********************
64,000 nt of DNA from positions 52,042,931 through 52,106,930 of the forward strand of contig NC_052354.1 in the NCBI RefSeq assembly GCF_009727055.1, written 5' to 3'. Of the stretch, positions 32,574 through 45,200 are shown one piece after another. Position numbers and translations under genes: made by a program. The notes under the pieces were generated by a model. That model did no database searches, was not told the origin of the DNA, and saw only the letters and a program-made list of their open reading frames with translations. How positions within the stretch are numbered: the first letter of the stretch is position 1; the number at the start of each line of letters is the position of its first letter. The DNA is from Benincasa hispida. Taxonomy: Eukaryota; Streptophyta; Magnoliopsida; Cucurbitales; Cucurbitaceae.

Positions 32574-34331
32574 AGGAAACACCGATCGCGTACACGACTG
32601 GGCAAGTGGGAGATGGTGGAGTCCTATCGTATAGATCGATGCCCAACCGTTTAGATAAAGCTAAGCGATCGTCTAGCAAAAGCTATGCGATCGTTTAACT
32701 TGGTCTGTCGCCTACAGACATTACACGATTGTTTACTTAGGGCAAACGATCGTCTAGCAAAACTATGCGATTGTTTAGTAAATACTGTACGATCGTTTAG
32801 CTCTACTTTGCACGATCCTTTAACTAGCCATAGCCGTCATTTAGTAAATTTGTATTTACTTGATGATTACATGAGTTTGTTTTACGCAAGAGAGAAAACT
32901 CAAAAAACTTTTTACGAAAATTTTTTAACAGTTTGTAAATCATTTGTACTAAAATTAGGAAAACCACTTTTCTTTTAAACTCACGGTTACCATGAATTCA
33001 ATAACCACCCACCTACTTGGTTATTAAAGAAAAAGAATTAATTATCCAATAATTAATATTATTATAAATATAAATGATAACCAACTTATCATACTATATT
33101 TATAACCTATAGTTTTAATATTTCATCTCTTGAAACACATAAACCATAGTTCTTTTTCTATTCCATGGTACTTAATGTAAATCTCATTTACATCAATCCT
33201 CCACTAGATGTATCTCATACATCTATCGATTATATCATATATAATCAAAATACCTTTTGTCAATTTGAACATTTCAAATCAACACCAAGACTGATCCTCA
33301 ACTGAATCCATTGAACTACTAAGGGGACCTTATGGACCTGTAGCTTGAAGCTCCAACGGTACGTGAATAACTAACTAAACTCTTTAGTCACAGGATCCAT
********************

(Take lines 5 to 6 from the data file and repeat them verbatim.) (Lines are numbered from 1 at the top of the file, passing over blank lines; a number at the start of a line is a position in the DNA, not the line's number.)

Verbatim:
32701 TGGTCTGTCGCCTACAGACATTACACGATTGTTTACTTAGGGCAAACGATCGTCTAGCAAAACTATGCGATTGTTTAGTAAATACTGTACGATCGTTTAG
32801 CTCTACTTTGCACGATCCTTTAACTAGCCATAGCCGTCATTTAGTAAATTTGTATTTACTTGATGATTACATGAGTTTGTTTTACGCAAGAGAGAAAACT